Penn Jillette states it well. Pointing guns at people and forcing them to surrender wealth to help the poor is compulsion not compassion. Forced charity is an oxymoron.

Charity involves voluntarily helping people on one's own. This is true compassion.

When you stand accountable before God, it seems likely, as Jillette put it, that you'll "get no moral credit for forcing other people to do what you think is right."

Calling it compassion equates to rationalizing robbery. When you vote in favor of strong armed government agents to do your bidding, the voting booth becomes a lever of aggression.

And you become a principal of violence.

Monday, May 22, 2017

Political War and Markets II

"Goddammit, when is somebody going to go on the record in this story?"
--Ben Bradlee (All the President's Men)

Following up on last week's missive involving all-out political war and markets, Fleck had additional exchange with 'Mr Skin' about the issue. Mr Skin writes in big blocks of text, but I want to reprint the exchange once again as published in its entirety because I plan to reference some of it in future posts.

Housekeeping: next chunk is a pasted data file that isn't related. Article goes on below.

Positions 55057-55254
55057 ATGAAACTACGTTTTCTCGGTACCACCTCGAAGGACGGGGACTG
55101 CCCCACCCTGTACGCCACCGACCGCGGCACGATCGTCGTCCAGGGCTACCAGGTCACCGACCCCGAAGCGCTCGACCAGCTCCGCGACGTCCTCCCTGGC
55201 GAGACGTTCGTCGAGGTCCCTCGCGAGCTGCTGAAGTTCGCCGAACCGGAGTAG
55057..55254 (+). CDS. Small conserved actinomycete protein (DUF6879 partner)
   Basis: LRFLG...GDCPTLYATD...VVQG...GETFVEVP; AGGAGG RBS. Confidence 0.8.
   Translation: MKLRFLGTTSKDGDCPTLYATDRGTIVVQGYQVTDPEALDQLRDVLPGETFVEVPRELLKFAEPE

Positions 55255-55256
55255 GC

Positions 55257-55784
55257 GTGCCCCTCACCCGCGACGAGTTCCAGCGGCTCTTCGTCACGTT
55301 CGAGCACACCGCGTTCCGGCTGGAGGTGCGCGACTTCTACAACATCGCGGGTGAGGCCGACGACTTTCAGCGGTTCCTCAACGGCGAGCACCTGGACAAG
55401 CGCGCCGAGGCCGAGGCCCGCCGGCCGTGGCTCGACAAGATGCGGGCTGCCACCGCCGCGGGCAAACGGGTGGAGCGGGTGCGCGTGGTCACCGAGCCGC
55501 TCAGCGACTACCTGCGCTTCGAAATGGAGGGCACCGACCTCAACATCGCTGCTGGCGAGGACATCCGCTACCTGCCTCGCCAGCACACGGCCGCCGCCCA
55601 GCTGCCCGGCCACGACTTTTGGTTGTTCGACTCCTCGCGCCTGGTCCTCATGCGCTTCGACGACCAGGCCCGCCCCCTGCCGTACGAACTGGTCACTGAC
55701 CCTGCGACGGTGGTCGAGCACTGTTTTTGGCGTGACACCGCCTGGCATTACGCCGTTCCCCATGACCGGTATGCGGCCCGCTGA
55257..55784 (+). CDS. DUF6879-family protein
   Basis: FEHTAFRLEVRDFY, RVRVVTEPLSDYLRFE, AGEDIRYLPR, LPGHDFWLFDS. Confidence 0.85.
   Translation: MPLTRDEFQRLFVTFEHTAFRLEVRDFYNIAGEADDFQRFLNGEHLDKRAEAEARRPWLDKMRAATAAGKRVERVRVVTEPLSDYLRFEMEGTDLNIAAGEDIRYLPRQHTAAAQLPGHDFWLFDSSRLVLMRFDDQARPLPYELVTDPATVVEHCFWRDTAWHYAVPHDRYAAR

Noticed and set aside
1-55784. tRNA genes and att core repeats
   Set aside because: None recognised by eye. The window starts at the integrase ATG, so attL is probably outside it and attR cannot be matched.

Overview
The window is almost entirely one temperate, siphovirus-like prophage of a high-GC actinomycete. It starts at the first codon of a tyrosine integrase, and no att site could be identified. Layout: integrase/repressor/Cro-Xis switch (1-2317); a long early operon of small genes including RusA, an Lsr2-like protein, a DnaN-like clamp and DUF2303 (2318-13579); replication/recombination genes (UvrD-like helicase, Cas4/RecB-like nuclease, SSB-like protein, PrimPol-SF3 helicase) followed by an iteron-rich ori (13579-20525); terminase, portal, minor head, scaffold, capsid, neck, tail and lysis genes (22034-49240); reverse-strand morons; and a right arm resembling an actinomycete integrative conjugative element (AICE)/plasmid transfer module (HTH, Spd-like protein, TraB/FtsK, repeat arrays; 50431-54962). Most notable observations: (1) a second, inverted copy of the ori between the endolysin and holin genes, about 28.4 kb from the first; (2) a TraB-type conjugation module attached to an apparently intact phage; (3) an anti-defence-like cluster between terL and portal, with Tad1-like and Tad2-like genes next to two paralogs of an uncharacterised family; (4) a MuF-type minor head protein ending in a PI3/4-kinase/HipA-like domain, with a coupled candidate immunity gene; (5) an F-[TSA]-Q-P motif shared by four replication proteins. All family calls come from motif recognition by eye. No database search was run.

Mr Skin: I am not a special trump fan - (more of an extreme case of Hillary phobia) - but the witch hunt going on now is almost exactly the same "play book" they (media and Democrats) used against Nixon. Given that many of today's "pundits" or self-proclaimed "political analysts" plus biased media editors and reporters were in kindergarten or not even born when Nixon blew up, they have no context for pursuing this thing, regardless of substance. This "thing" will not go away. In fact, even without anything tangible to hang something on, "they" don't need anything. Just make something up, spin it well out of context, broadcast the "accusation", thus attempting to force a denial, that in turn will be spun, twisted, "inflamed-on-social-media" for all the idiots to absorb, leading to more "sponsorship" for the witch hunt. The progression of time, heading toward the off year elections, merely aggravates Trump's problem. The Grahams and McCains, plus several other "fearful" or outright leftie congressional Republicans (RINOs - Republicans in Name Only) render Trump's "New Reality" - "It-Ain't-Happening-Dude". When he was elected I figured he may have a few months of peace, probably not any sort of "honeymoon", but I never thought his political opponents would, in effect, deliberately try to sabotage his presidency from day one. The "Rachel Madow" media lunatics and the "Maxine Waters" political lunatics are understandable but it also seems that everyone has out the "long knives". When the Nixon "playbook" started, there were mostly mild suggestions that he might be vulnerable. It took a while for the momentum to build up to the point where everyone piled on. The media always had a "thing" about Nixon, from his days as Ike's VP back in 1956-60. He was perceived as "slick" or phony and had earned the title "Tricky Dick". BUT, their displeasure was nothing like the outright venom shown Trump. Nevertheless, "they" started after him right after he was inaugurated in 1973. The relentless barrage of negative "Nixon Stories", filled with innuendo and speculation, gained momentum into 1974. He resigned in late summer of 1974, whereupon a market already down more than 25%, simply went straight down into September. The big indices lost about 50% from day one of the "witch hunt" in early 1973 until the bottom in September 1974. Of course, there were economic problems along the way, such as an oil embargo, but the assault on the President was unprecedented in modern times and it scared the wits out of both domestic and foreign investors.